As a teen, even in college, I took advantage of my facility with words. I'd sit at the computer (or electronic typewriter, my instrument of opportunity in high school) and take pride in the fact that I could start at the beginning and proceed through the middle, until I reached the end with barely a thought or second glance. Now though, now I have a habit of obsessively reviewing my writing, reading it over and over even after I've published it, paying attention to the tiniest word out of place, the internal rhyme not meant to be, the misplaced comma, the accidental repetition. If it's a blog post easily altered, I go back, I yearn for perfection.
The better I get as a writer, the more I read my words over and over, crafting them, taking pride. When something is good, I know that it is very very good. When it is very very good, I read it more.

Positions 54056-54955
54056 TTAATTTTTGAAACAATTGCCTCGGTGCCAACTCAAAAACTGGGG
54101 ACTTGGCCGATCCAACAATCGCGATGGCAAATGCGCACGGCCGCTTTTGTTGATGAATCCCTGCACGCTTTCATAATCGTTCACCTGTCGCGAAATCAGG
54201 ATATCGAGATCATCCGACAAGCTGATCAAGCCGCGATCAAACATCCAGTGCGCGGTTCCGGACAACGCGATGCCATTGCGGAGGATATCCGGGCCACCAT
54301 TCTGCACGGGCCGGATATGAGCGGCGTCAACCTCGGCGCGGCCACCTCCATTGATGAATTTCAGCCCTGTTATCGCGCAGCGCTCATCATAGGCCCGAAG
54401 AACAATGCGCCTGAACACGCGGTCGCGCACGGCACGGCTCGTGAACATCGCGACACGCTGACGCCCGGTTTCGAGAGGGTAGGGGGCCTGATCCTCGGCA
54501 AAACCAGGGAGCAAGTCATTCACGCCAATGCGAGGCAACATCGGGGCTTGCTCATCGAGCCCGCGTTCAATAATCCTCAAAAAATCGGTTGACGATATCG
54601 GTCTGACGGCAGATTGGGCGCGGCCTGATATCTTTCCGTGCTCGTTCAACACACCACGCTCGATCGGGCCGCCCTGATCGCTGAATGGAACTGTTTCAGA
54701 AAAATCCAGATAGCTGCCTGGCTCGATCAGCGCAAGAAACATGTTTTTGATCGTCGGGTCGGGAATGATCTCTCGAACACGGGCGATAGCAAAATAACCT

I have started writing at Culinate in the site's 'Dinner Guest' blog and, given that I send my pieces off instead of entering them into a CMS myself, I have taken an even more careful eye. No longer can I go back and alter that word or semicolon. Instead, I have found myself setting new and higher standards for myself, not letting the words go until I can read them out loud and hear them almost sing.
I hope you'll come by and read more about my local foods project, and read some of the other fantastic contributors -- my favorite and new heroine is "urban homesteader" and co-founder of Preserve, Harriet Fasenfest. I don't know what's better: the cooking? The eating? The writing? The connecting? Either way, I am thoroughly nourished.